Given this caveat, here is a list of approximate tree lines from locations around the globe:

Location Approx. latitude Approx. elevation of tree line Notes
(m) (ft)
Sweden 68°N 800 2600
Norway 61°N 1100 3600 Lower near the coast
Olympic Mountains WA, USA 47°N 1500 5000 Heavy winter snowpack buries young trees until late summer
Swiss Alps 46°N 2100 7000 Higher in the southern side of the Alps.
Alps of Piedmont, Northwestern Italy 45°N 2100 7000
Rila 42°N 2300 7700 Mountain Pine is the most common tree line species
New Hampshire, USA 44°N 1220 4000 Some peaks with lower treelines due to fire and subsequent loss of soil.
Wyoming, USA 43°N 3000 10000
Utah, USA 40°N 2900 9500
Rocky Mountain NP, USA 40°N 3500 11500 On warm southwest slopes
2400 10800 On northeast slopes
Japanese Alps 39°N 2900 9500
Yosemite, USA 38°N 3200 10500 West side of Sierra Nevada
3600 11800 East side of Sierra Nevada
Popocatepetl, Mexico 28°N 4000 13000
Himalaya 28°N 4400 14400
Hawaii, USA 20°N 2800 9000 Precipitation low above the trade winds
Costa Rica 9.5°N 3400 11200
Mount Kilimanjaro, Tanzania 3°S 3000 10000 Example of a tropical location lacking biogeographical access to species that are evolved for living in a subalpine environment. Thus, the tolerance of the indigenous species is lower and it results in a lower tree line
New Guinea 6°S 3900 13000
Andes, Peru 11°S 3900 13000 East side; on west side tree growth is restricted by dryness
Andes, Bolivia 18°S 5200 17000 Western Cordillera; highest treeline in the world on the slopes of Sajama Volcano (Polylepis tarapacana)
4100 13000 Eastern Cordillera; treeline is lower due to lower solar radiation (more humid climate)
Sierra de Córdoba, Argentina 31°S 2000 6500 Precipitation low above trade winds, also high exposure
Australian Alps, Australia 36°S 2000 6500 West side of Australian Alps
1700 5500 East side of Australian Alps
South Island, New Zealand 43°S 1200 4000 Strong maritime influence serves to cool summer and restrict tree growth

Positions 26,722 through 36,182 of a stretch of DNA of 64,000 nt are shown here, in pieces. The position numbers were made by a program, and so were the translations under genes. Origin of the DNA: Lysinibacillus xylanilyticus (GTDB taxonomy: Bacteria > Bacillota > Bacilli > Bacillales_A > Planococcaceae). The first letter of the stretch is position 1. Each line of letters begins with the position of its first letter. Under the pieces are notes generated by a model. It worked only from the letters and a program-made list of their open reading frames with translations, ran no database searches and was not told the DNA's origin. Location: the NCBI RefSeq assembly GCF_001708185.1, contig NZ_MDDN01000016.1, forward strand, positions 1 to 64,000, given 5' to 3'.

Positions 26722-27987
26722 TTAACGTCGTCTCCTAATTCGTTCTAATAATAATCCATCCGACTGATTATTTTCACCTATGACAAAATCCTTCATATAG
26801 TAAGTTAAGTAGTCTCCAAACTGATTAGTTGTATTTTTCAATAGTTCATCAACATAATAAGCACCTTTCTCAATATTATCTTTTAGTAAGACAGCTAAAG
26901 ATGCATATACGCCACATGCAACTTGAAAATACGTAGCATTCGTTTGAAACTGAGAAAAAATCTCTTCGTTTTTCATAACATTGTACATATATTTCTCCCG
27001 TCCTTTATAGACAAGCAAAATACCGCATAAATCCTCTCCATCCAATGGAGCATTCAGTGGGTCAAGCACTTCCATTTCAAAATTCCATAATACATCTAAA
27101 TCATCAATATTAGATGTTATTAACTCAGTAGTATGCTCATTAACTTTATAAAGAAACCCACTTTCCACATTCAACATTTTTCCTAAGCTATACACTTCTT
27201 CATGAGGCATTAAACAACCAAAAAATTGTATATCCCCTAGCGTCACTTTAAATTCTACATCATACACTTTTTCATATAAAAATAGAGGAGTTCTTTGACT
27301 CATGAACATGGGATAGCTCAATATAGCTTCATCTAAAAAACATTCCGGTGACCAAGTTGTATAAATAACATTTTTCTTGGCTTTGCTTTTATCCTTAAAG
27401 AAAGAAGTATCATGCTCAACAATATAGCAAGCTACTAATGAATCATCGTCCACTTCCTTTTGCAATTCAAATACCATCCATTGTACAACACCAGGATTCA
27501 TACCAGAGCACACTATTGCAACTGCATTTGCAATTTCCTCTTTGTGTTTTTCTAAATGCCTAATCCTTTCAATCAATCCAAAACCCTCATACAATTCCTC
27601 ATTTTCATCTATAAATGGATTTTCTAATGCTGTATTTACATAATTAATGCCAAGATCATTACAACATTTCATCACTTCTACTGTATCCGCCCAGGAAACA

The Olympic Mountains The Olympic Mountains are a mountain range on the Olympic Peninsula of western Washington in the United States. ... The Swiss Alps are the central portion of the Alps mountain range that lies within Switzerland. ... For other uses, see Piedmont (disambiguation). ... Rila as seen from the space Rila as seen from Kostenets Malyovitsa (right), Little Malyovitsa (left) and the Eaglet (middle) Rila (Bulgarian: ) is a mountain range in southwestern Bulgaria and the highest mountain range of Bulgaria and the Balkans, with its highest peak being Musala at 2,925 m. ... Binomial name Pinus mugo Turra Mountain Pine or Mugo Pine (Pinus mugo) is a high altitude European pine, found in the Pyrenees, Alps, Erzgebirge, Carpathians, northern Appennines and Balkan Peninsula mountains from (mostly) 1,000 m to 2,200 m, occasionally as low as 200 m in the north of... Official language(s) English Capital Concord Largest city Manchester Area  Ranked 46th  - Total 9,350 sq mi (24,217 km²)  - Width 68 miles (110 km)  - Length 190 miles (305 km)  - % water 4. ... Official language(s) English Capital Cheyenne Largest city Cheyenne Area  Ranked 10th  - Total 97,818 sq mi (253,348 km²)  - Width 280 miles (450 km)  - Length 360 miles (580 km)  - % water 0. ... This article is about the U.S. state. ... Rocky Mountain National Park is located in the north-central region of the U.S. state of Colorado. ... Shirouma peaks (Hida Mountains) Tateyama peaks (Hida Mountains) Lake Hakuba The Kiso Mountains between Nagoya and Naoetsu The Japanese Alps is a mountain range in Japan that bisects the main island of Honshu. ... Yosemite National Park (pronounced Yo-SEM-it-ee, IPA: ) is a national park located largely in Mariposa and Tuolumne Counties, California, United States. ... This article is about the mountain range in the Western United States. ... Popocatépetl (commonly referred to as Popo) is an active volcano and the second highest peak in Mexico after Pico de Orizaba (5,610m). ... Perspective view of the Himalaya and Mount Everest as seen from space looking south-south-east from over the Tibetan Plateau. ... Official language(s) English, Hawaiian Capital Honolulu Largest city Honolulu Area  Ranked 43rd  - Total 10,931 sq mi (29,311 km²)  - Width n/a miles (n/a km)  - Length 1,522 miles (2,450 km)  - % water 41. ... Image:Atmospheric circulatlion. ... For other uses, see Kilimanjaro (disambiguation). ... This article is about the mountain system in South America. ... This article is about the mountain system in South America. ... The Sierra de Córdoba (sometimes called the Sierras de Córdoba) is a mountain range in central Argentina, located between the Pampas to the east and south, the Chaco to the north and the foothills of the Andes to the west. ... The trade winds are a pattern of wind found in bands around Earths equatorial region. ... Looking across everlastings on Mt Hotham to Mt Feathertop; during winter these mountains are blanketed in snow The Australian Alps The Australian Alps are the highest mountain ranges of mainland Australia. ... The South Island The South Island is the larger of the two major islands of New Zealand, the other being the more populous North Island. ... For other uses, see Summer (disambiguation). ...